Finally, as this post suggests that spanier arbeit is difficult to find on line (viz. “In 1996, The Magnes devoted an exhibition to “Spanier Arbeit” weavings (see here). A quick online search for these words will immediately show that this is a unique case.”) and my own quick online research finds that there remains a lot of uncertainty about the craft — and a lot to learn for scholars — perhaps it would be useful to cover all bases:
    Spanier Arbeit/Shpanyer Macher/shpanyer arbet/“Spanish Work”.

    December 28, 2012 | 11:33 am

    Thank you, Jeremy Potash, for reading this post. Especially this week, when we all mourn Ruth Eis, who passed away just a few days ago. A page on the Magnes webside includes some video of her reminiscing about collecting for the Magnes, and is available here. Ruth’s legacy remains an essential building block of The Magnes Collection, to whom she and her family continued to contribute until the very last day, as my blog post .

    Let me reassure you immediately, though: you do not need to be concerned about the changing descriptors. The expression, “Spanish work,” was a pun (also on my own last name, “Spagnolo”–not “Espagnola”–which means “Spanish” in Italian…) used in the title of the post, and not the suggestion that “Spanier Arbeit” would be changed into “Spanish work.” Quite the opposite! Updated catalog descriptions will now include both “Spanier Arbeit” and the more accurate “shpanyer arbet.” The latter, which is the more commonly used Yiddish equivalent, was missing altogether from previous descriptions (along with “Spanier Arbeit”), and will now be included in all relevant records, placing the catalog of The Magnes in the excellent company of YIVO, the Israel Museum, and others.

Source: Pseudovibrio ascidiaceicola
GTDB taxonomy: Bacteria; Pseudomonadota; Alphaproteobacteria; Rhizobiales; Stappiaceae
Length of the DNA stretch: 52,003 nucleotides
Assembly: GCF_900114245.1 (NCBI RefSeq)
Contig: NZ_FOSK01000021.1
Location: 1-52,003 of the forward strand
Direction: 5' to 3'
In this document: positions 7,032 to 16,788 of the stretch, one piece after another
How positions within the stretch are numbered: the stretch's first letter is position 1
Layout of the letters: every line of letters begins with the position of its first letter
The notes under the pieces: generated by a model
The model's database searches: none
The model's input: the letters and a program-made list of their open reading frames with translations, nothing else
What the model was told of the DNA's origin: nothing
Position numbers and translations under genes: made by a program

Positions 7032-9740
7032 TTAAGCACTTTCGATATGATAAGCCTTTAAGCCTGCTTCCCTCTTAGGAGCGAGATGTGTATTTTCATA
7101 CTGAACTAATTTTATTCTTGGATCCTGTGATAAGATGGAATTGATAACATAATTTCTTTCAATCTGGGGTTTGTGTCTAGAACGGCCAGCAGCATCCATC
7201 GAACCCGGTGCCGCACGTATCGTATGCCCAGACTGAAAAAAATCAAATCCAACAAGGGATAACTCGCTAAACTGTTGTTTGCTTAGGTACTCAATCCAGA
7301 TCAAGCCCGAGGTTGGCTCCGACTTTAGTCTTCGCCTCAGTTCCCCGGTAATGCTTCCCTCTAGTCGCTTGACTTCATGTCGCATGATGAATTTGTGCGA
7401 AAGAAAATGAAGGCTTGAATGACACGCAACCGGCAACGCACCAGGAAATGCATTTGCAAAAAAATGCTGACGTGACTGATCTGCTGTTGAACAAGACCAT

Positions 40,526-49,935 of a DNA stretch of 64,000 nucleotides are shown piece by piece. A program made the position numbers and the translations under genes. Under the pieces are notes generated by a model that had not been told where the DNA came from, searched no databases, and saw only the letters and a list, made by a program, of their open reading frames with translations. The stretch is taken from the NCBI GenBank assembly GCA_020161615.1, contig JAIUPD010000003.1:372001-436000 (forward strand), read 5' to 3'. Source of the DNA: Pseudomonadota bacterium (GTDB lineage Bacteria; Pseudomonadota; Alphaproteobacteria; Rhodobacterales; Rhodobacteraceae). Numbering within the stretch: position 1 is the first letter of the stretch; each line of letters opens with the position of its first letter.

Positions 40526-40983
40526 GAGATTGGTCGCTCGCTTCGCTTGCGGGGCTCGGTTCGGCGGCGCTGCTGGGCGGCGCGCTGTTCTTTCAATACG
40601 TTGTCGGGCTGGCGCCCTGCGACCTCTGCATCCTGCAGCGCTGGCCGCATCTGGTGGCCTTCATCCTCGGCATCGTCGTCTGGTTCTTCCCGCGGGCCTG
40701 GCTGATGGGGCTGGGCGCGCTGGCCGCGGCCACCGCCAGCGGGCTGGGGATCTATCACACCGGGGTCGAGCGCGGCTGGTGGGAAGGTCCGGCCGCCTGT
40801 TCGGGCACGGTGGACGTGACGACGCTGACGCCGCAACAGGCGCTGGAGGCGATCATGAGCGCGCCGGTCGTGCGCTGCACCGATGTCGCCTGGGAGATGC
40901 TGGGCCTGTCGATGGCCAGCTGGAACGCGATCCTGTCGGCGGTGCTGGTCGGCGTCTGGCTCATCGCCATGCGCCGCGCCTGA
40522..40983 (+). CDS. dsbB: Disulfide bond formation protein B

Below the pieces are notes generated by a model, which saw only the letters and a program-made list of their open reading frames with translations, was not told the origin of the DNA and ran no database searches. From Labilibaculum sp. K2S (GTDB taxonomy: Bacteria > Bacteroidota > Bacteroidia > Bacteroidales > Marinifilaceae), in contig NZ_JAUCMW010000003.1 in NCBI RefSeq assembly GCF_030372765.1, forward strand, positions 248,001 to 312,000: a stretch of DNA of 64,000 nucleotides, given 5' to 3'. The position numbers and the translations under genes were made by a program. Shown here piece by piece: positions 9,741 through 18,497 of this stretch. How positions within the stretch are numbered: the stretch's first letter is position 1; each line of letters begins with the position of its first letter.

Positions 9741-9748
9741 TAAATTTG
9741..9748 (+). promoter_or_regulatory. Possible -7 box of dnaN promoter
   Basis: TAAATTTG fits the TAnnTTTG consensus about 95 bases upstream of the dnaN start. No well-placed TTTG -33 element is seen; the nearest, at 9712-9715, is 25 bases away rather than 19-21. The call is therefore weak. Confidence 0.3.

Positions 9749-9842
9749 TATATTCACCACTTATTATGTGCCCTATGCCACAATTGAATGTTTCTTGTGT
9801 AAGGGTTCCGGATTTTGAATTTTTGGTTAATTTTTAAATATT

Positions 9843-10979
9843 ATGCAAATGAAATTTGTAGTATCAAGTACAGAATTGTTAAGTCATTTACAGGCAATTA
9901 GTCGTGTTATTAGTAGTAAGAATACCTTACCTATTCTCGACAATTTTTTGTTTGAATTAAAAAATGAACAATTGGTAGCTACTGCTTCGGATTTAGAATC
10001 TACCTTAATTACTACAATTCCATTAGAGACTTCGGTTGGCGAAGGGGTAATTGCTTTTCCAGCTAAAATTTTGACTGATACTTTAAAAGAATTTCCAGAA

Bringing the catalog records back to Ruth’s descriptor (the German “Spanier Arbeit”), adding the Yiddish (“shpanyer arbet”) and eliminating the confusion generated by “Spanier work” is in fact a way to ensure that Ruth Eis’ scholarship continues to benefit the community of scholars that is now working with The Magnes Collection at UC Berkeley and beyond. (Follow the activities of the faculty and graduate student working group here).

    Francesco Spagnolo

Leave a comment



Information for comment users
Line and paragraph breaks are implemented automatically. Your e-mail address is never displayed. Please consider what you're posting.

Use the buttons below to customise your comment.

RSS feed for comments on this post |


Additional comments powered by BackType